If anything exposes the crisis in the Congress, it is the sight of the campaign surrogate for the Amethi and Rae Bareli seats, Priyanka Gandhi, turning the country’s largest and most crucial democratic exercise into a family affair. A quick scan of the front pages of newspapers over the past one week would convey the mistaken impression that Priyanka Gandhi is leading the electoral charge of the Congress against the BJP. It does not matter that Priyanka holds no responsible positions in the party or government to deserve such importance. The Congress party figures occasionally in Priyanka’s utterances, but she leaves no one in doubt that she is primarily representing her family — as a daughter, sister and wife — and not the party. Priyanka’s jibes at Narendra Modi for the snoopgate scandal, her defence of husband Robert Vadra, and her warning that her family would emerge stronger from the attacks on it, indicates the Gandhi scion’s warped sense of proportion. Politics, and the Congress, can wait for her family.
The snoopgate scandal, her husband’s muddled business deals or her family’s misplaced perception of victimisation are the least of the Congress party’s worries this election season. The Congress is in no position to defend its crumbling bastions against a resurgent BJP. The Gandhi family’s alleged rule by proxy through Manmohan Singh and the consequent undermining of the Prime Minister’s position has become a convenient tool for the BJP to slam the Congress. Rahul Gandhi’s indifferent performance as a Lok Sabha MP, his failed attempt to infuse life into the Congress organisation, and his disconnect with voters, underscore the diminishing returns that the Gandhi family fetches for the Congress.
Though Priyanka has refused to campaign elsewhere, the bold pronouncements are clear pointers to her entry into active politics. Priyanka, the non-political entity, could afford to stay silent on the allegations against her husband. But for Priyanka, the active politician, the decision to aggressively combat the allegations against Vadra is sound strategy. The strong backlash that Priyanka is now coping from the BJP will be hard to sustain, the longer it continues. Priyanka would look to get this stigma out of the way, at the start of her political career, rather than have it dog her unceasingly. But Priyanka’s attempt to dare her critics by reminding them of Indira Gandhi’s strong comeback in 1980 after facing nepotism allegations is a poor show of bravado. Indira Gandhi, backed her reputation as a redoubtable leader, to claw back from the ignominious defeat of 1977. Indira sought to exploit, not merely the same sense of victimisation that Priyanka is attempting, but also the dysfunctionality of the Janata Party regime. Expecting a political neophyte like Priyanka to respect this nuance would be to ask too much.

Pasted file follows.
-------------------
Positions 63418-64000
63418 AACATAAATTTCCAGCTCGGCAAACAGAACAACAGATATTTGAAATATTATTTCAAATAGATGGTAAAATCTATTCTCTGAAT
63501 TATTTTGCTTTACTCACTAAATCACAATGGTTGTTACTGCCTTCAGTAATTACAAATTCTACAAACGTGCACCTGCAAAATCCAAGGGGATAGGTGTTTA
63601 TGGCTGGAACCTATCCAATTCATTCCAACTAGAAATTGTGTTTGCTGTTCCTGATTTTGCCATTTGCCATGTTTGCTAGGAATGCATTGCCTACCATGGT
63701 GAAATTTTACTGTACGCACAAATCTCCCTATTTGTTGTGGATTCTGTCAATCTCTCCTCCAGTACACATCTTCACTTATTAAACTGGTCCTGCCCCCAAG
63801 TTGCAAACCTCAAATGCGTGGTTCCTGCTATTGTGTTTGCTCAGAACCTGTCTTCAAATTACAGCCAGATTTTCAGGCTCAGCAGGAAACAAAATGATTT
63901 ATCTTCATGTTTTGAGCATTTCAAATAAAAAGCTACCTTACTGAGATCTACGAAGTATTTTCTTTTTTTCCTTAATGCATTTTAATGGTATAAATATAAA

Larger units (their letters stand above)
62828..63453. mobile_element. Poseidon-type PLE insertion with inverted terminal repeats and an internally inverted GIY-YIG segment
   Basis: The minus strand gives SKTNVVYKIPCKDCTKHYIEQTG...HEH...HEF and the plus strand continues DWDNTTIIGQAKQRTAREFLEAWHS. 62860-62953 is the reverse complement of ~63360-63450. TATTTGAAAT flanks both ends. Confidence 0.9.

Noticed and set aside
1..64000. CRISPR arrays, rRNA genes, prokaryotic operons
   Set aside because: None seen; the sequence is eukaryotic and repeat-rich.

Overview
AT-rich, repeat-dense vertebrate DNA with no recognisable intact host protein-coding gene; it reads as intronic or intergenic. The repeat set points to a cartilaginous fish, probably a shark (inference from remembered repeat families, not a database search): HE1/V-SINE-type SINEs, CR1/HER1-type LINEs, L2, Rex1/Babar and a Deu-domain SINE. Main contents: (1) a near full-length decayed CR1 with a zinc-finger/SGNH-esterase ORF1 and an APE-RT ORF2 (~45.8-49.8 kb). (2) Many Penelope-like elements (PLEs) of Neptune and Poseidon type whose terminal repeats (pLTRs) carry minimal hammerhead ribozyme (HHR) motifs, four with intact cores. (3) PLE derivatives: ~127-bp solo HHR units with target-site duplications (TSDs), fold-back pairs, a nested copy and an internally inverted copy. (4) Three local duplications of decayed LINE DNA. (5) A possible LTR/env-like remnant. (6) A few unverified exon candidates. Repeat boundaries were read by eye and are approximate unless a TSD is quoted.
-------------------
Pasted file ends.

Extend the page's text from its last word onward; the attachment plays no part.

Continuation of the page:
The Congress organisation inherited by Rahul and Priyanka has disappeared from vast swathes of the country despite the Gandhis’ iconic status. Politicians like Digvijay Singh and Sachin Pilot have the potential to emerge as pan-India leaders but are relegated to secondary roles. Until Modi’s ascendancy, most frontline BJP leaders have ambitiously pursued pan-India ambitions; a marked contrast from the reticence of Congress leaders, wary of the “first family”. The stunting of Congress leaders has been a deliberate process to ensure the Gandhi family’s primacy. The chances of a VP Singh, PV Narasimha Rao or a present-day Sharad Pawar emerging to challenge the family’s vice-like grip over the Congress looks remote. If saving Robert Vadra becomes the Congress’ war-cry tomorrow, to Priyanka Gandhi will go the credit. Farcically, of course.